HDR has also been used in combination with salvage surgery. The group from Memorial Sloan-Kettering Cancer Center analyzed 30 rHNSCC patients treated by HDR. Eighteen patients underwent surgical resection followed by HDR, 3 patients were treated with combined EBRT and HDR, and the remaining 9 were treated with HDR alone. The dose and fractionation schedules used were 3.4 Gy twice per day (b.i.d.) to 34 Gy for postoperative cases, 4 Gy b.i.d. to 20 Gy when combined with 40-50 Gy external beam, and 4 Gy b.i.d. to 40 Gy for definitive treatment. The 2-year LC and OS for the entire group were 71% and 63%, respectively. Patients treated with surgical resection and HDR had an improved 2-year LC compared to the patients treated with HDR+/-external beam radiation alone (88% vs. 40%, p = 0.05). Grade 2 and grade 3 complications were noted in five patients, all observed in the postoperative HDR group [90]. A European group also evaluated the role of HDR in addition to resection with a median single dose of 3 Gy applied in 2 daily fractions (interfraction interval ≥ 8 h), and a median total physical dose of 30 Gy. Outcomes were similar: 2-year OS of 13 recurrent patients was 65.3% and the mean OS was 22.8 months [91].

A prospective study compared the efficacy between 3DRT and HDR in rHNSCC patients. Total of 64 patients with head and neck cancer recurrence were randomly assigned at a 1:1 ratio to receive either 3DRT (50 Gy/25 fractions) in the control group or HDR (30 Gy/12 fraction). The OS rate of patients treated with HDR at 1 and 2-years was74% and 67%, respectively, compared to 3DRT group − 51% and 32%, respectively (P = 0.002). LCR at 1- and 2-years in patients who received HDR was 77% and 63% compare with 47% and 25%, respectively, for the patients who received the 3DRT (P < 0.001). Grade 3–4 acute toxicity occurred in 34.4% in HDR group and 54.8% in 3DRT (P = 0.102). In the 3DRT group, severe late toxicity was determined in 11 patients (35.5%), and in the HDR group, in 1 patient (3.1%) (P = 0.001). There was no grade 5 toxicity in both groups [92].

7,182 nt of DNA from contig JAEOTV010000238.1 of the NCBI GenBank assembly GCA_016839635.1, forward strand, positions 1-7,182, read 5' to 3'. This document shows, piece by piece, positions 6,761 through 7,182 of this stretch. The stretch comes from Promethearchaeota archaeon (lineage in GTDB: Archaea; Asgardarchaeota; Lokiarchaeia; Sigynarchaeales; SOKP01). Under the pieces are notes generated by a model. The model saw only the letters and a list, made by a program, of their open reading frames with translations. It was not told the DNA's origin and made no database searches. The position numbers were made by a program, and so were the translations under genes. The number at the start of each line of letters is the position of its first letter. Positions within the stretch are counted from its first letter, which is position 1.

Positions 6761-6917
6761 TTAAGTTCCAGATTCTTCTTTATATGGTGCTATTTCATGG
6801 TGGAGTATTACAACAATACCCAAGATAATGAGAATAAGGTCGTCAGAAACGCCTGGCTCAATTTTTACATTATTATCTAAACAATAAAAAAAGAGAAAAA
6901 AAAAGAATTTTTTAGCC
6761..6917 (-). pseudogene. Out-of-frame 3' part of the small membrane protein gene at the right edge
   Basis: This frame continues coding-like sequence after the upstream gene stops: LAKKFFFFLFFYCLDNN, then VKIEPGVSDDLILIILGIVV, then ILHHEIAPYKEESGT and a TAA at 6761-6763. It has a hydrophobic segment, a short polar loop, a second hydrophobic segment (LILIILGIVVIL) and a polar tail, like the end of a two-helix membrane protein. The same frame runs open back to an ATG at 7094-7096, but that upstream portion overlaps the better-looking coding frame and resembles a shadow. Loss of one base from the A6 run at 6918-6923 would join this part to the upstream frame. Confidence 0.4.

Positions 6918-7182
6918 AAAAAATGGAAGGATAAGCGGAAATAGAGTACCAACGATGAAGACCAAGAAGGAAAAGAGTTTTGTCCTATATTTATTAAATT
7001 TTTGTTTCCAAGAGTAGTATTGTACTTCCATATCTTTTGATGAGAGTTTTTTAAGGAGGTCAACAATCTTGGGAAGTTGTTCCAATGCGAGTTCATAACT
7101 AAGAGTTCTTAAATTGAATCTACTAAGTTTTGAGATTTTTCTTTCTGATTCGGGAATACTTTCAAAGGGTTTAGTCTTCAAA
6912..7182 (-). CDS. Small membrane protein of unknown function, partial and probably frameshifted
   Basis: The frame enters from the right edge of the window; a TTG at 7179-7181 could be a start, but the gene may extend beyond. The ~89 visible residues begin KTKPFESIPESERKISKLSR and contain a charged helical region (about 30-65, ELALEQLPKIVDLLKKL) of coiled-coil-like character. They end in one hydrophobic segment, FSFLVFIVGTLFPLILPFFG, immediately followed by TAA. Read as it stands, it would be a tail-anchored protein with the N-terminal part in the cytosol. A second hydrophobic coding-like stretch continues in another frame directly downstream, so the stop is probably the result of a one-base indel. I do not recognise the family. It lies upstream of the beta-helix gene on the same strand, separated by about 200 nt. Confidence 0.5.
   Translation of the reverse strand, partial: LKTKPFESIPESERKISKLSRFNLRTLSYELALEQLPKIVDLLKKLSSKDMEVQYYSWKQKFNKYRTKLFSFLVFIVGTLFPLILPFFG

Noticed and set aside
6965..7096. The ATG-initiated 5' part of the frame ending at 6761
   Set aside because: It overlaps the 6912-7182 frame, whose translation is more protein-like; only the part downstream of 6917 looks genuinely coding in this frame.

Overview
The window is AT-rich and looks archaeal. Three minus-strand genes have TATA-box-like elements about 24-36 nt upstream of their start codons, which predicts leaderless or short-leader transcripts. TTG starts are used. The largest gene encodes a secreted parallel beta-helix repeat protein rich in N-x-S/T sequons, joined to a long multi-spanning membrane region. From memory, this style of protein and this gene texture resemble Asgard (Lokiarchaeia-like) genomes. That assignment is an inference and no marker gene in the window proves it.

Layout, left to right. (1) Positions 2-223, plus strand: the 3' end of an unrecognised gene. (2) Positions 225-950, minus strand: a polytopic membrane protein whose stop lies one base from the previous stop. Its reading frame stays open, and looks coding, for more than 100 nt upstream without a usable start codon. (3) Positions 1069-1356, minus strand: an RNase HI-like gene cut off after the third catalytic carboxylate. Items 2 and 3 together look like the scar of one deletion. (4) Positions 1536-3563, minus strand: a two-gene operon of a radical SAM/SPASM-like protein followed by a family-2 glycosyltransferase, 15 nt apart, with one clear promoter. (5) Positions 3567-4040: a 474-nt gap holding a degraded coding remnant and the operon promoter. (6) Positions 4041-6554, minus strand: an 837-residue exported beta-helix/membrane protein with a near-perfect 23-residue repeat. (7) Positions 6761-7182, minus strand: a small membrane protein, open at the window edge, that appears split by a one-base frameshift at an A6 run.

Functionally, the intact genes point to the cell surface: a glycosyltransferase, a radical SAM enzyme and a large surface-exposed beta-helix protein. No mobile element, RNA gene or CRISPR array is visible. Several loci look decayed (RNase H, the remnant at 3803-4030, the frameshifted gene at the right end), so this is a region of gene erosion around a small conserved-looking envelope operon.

Pulse dose rate brachytherapy (PDR)

The main theoretical advantage of PDR-brachytherapy is that it combines the biological advantages of LDR-brachytherapy with the technological advantages of the HDR after loading method.

Strnad et al. showed that 34 of 43 rHNC patients received interstitial PDR brachytherapy (DREF=20–60 Gy) as part of their curative treatment regimen alone or in combination with external radiation. Meanwhile 9 patients were implanted for palliative purposes. The pulses were delivered 24 h/day with a time interval of 1 h between two pulses. The dose per pulse (dp) ranged from 0.4 to 0.7 Gy. 37% patients also received cisplatin or carboplatin with 5-Fu during the time of the PDR. 30% patients received EBRT in a dose range from 20 to 67 Gy. LCR rate was 79% and DMFS rate was 12%. The 2-year LRFS rates, DFS rates, and OS rates for all patients were 68%, 62%, and 49%, respectively, and for patients treated with curative intention they were 80%, 77% and 66%, respectively. Soft tissue necrosis was the only serious side effect seen in 4.7% patients [93]. In 2014, the same group presented 51 patients with rHNC by using the same scheme. LCR at 2 and 5 years were 71% and 57%, respectively. Comparing results of salvage PDR brachytherapy with or without simultaneous chemotherapy, the 5-year LRFS rates were 78.9% vs. 38.5% (p = 0.01), respectively. A total of 9/51 (17.7%) and 6/51 (11.8%) patients developed soft-tissue necrosis or bone necrosis, respectively, but only 2% of patients required surgical treatment [94].

Kremplien et al. reported a retreatment of 14 locally rHNSCC by combined brachy-chemotherapy using frameless image-guided 3D interstitial brachytherapy. The 1- and 2-year LCR were 78% and 57%, respectively. The actuarial 1- and 2-year OS rates were 83% and 64%, respectively. The median survival was 28 months [95].

Proton and heavy ions

Recently, the use of proton or heavy ion therapy has been shown to be beneficial by harnessing the power of the Bragg peak, where most of the dose is deposited in the target followed by a steep dose decrease, thereby limiting dose to normal tissues outside the treatment field. So compared to conventional photo radiotherapy will improve the capability of protecting surrounding tissue.

Proton beam radiotherapy (PBRT)

A retrospective analysis of 92 consecutive patients were treated by curative intent PBRT, 52.2% patients received systemic chemotherapy. The median PBRT dose was 60.6 Gy (relative biological effectiveness, [RBE]). The cumulative incidence of locoregional failure at 12 months, was 25.1%. The actuarial 1-year DMFS and OS rates were 84.0% and 65.2%, respectively. Acute toxicities of grade 3 or greater included mucositis (9.9%), dysphagia (9.1%), esophagitis (9.1%), and dermatitis (3.3%). Grade 3 or greater late skin and dysphagia toxicities were noted in 6 patients (8.7%) and 4 patients (7.1%), respectively. Two patients had grade 5 toxicity due to treatment-related bleeding [96].